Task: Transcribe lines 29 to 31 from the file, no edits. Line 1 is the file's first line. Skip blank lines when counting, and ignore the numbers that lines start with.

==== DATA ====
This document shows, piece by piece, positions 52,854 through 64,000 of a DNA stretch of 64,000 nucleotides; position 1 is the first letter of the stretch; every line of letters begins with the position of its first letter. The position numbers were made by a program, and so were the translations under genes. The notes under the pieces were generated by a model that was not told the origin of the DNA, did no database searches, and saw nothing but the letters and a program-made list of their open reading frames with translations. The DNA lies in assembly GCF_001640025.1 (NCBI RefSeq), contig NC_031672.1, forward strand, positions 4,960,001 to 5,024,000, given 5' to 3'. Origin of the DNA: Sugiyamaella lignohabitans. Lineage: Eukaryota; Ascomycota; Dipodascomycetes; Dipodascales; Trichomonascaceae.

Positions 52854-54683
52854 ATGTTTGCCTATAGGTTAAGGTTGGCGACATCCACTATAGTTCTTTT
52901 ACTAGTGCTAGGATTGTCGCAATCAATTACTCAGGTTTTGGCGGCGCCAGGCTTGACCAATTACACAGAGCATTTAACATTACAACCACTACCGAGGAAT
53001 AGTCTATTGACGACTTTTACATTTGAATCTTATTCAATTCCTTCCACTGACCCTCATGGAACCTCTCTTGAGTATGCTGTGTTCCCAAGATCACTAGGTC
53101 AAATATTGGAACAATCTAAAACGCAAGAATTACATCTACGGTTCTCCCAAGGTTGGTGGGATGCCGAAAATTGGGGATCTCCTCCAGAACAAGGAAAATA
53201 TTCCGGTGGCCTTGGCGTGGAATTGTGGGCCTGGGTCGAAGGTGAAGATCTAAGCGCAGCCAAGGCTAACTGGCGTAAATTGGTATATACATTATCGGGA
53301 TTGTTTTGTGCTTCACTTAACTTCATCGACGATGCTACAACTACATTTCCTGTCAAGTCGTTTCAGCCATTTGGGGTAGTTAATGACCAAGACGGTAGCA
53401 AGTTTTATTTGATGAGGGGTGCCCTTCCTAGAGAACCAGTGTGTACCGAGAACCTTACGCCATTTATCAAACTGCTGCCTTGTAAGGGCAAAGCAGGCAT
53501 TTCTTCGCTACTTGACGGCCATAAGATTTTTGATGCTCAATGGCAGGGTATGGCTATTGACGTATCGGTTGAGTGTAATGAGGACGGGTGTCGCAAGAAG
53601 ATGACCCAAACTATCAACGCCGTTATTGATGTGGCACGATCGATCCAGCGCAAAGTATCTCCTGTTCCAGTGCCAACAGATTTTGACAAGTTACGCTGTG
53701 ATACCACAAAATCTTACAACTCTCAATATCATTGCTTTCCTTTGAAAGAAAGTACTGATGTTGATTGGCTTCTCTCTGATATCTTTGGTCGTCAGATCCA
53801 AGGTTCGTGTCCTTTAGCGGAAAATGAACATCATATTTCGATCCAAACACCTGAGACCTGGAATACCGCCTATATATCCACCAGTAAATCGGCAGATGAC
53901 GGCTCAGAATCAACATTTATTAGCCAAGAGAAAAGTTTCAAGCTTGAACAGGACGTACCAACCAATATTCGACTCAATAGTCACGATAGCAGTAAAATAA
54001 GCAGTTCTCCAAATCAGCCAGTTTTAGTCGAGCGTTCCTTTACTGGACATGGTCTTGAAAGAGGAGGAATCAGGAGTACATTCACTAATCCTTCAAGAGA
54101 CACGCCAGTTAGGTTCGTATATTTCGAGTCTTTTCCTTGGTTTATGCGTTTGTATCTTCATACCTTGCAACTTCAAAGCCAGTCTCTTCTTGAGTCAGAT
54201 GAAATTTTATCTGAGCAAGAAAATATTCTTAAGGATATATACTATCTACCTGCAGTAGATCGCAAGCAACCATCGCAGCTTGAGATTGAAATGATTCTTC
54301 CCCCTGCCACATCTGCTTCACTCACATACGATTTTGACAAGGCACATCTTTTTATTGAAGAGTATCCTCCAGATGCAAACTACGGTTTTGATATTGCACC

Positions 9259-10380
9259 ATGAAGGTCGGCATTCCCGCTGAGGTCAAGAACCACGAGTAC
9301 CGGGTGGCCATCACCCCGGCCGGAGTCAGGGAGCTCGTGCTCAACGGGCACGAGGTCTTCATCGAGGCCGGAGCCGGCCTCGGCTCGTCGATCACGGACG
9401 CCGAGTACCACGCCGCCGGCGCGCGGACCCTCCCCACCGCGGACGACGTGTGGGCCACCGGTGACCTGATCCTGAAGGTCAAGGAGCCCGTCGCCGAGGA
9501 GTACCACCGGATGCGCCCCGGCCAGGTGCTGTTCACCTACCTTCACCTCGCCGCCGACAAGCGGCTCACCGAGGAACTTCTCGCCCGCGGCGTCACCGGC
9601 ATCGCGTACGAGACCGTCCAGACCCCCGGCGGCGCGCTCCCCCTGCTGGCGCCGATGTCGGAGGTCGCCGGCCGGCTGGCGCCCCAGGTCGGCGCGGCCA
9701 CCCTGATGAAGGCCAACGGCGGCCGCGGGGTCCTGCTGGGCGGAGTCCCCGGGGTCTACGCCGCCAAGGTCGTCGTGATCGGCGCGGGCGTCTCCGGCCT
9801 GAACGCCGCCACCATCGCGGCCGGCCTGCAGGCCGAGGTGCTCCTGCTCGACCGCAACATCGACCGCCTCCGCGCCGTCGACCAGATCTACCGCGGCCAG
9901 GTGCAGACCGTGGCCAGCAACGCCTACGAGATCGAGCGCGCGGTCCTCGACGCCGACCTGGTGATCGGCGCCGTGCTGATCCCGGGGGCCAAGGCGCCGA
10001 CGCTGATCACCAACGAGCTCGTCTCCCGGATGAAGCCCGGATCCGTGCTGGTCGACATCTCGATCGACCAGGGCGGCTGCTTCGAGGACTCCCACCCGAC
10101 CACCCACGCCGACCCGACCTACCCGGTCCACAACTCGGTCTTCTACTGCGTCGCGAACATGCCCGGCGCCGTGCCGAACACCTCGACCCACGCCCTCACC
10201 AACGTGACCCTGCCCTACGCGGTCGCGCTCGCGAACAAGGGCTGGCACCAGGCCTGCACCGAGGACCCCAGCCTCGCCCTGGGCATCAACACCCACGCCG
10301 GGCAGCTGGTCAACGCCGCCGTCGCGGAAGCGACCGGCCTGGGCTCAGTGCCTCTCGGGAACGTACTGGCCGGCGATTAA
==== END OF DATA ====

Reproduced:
10101 CACCCACGCCGACCCGACCTACCCGGTCCACAACTCGGTCTTCTACTGCGTCGCGAACATGCCCGGCGCCGTGCCGAACACCTCGACCCACGCCCTCACC
10201 AACGTGACCCTGCCCTACGCGGTCGCGCTCGCGAACAAGGGCTGGCACCAGGCCTGCACCGAGGACCCCAGCCTCGCCCTGGGCATCAACACCCACGCCG
10301 GGCAGCTGGTCAACGCCGCCGTCGCGGAAGCGACCGGCCTGGGCTCAGTGCCTCTCGGGAACGTACTGGCCGGCGATTAA